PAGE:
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Description

In this fascinating history of Cold War cartography, Timothy Barney considers maps as central to the articulation of ideological tensions between American national interests and international aspirations. Barney argues that the borders, scales, projections, and other conventions of maps prescribed and constrained the means by which foreign policy elites, popular audiences, and social activists navigated conflicts between North and South, East and West. Maps also influenced how identities were formed in a world both shrunk by advancing technologies and marked by expanding and shifting geopolitical alliances and fissures. Pointing to the necessity of how politics and values were “spatialized” in recent U.S. history, Barney argues that Cold War–era maps themselves had rhetorical lives that began with their conception and production and played out in their circulation within foreign policy circles and popular media. Reflecting on the ramifications of spatial power during the period, Mapping the Cold War ultimately demonstrates that even in the twenty-first century, American visions of the world--and the maps that account for them--are inescapably rooted in the anxieties of that earlier era.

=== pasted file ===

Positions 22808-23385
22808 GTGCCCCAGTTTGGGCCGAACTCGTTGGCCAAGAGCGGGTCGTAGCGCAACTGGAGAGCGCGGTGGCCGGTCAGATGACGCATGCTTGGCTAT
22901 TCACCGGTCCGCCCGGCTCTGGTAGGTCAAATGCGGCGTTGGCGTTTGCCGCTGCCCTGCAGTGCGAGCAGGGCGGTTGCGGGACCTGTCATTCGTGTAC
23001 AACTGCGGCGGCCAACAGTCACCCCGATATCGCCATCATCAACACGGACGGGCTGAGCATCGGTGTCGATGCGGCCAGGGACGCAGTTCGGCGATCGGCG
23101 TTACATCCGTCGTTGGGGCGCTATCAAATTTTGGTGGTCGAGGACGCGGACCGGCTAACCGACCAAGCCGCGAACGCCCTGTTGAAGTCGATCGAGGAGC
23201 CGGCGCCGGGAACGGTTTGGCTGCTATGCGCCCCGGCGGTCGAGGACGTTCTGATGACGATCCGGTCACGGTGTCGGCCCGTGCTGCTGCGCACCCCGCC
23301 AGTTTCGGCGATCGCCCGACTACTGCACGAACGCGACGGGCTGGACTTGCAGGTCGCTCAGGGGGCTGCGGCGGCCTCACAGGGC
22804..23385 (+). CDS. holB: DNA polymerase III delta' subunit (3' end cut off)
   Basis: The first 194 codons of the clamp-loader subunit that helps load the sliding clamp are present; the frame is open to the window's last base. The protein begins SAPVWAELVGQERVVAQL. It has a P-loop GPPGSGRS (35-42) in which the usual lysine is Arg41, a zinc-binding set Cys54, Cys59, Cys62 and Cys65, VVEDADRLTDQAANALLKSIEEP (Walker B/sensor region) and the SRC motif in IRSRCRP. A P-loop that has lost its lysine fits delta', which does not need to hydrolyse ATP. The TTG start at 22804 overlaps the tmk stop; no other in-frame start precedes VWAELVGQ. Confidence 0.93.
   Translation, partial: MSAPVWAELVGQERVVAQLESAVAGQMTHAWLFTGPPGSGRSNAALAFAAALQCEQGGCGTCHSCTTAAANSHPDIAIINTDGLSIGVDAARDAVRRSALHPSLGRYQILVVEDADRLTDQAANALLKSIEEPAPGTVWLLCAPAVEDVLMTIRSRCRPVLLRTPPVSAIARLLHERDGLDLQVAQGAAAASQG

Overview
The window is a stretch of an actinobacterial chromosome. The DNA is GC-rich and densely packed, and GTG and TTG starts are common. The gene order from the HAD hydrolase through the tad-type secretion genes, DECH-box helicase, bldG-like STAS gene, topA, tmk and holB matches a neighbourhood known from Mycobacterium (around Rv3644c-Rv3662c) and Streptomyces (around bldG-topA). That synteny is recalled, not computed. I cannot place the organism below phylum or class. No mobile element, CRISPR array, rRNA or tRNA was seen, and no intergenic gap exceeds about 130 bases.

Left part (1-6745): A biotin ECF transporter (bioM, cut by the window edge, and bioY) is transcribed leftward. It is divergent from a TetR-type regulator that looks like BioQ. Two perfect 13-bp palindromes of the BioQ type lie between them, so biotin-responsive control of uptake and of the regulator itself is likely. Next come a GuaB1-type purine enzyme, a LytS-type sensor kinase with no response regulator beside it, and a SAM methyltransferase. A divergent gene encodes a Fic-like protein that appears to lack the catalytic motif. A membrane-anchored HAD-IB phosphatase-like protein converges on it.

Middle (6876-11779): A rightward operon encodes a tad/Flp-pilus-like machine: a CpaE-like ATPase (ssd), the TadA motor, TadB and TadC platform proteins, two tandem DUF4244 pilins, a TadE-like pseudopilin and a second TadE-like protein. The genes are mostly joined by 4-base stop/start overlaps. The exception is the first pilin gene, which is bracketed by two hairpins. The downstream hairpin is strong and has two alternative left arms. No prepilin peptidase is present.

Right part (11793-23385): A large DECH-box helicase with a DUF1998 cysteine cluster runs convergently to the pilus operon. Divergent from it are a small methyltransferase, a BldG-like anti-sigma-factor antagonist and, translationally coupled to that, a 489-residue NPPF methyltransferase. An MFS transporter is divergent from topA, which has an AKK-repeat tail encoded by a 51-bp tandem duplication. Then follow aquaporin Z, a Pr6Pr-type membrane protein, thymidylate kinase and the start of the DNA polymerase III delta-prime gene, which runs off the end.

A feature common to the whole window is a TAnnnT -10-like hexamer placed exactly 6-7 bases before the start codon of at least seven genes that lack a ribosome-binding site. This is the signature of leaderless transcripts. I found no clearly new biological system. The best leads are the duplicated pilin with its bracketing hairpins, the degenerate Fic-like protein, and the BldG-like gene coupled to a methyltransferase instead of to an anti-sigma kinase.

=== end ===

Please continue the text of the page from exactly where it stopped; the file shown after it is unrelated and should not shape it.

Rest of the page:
ISBN

9781469618548

Publication Date

2015

Publisher

University of North Carolina Press

City

Chapel Hill

Keywords

cartography, Cold War, political geography, geopolitics

School

School of Arts and Sciences

Department

Rhetoric & Comm Studies

Disciplines

Rhetoric and Composition

Comments

Read the introduction to the book by linking to the Read More button above.

Mapping the Cold War: Cartography and the Framing of America's International Power

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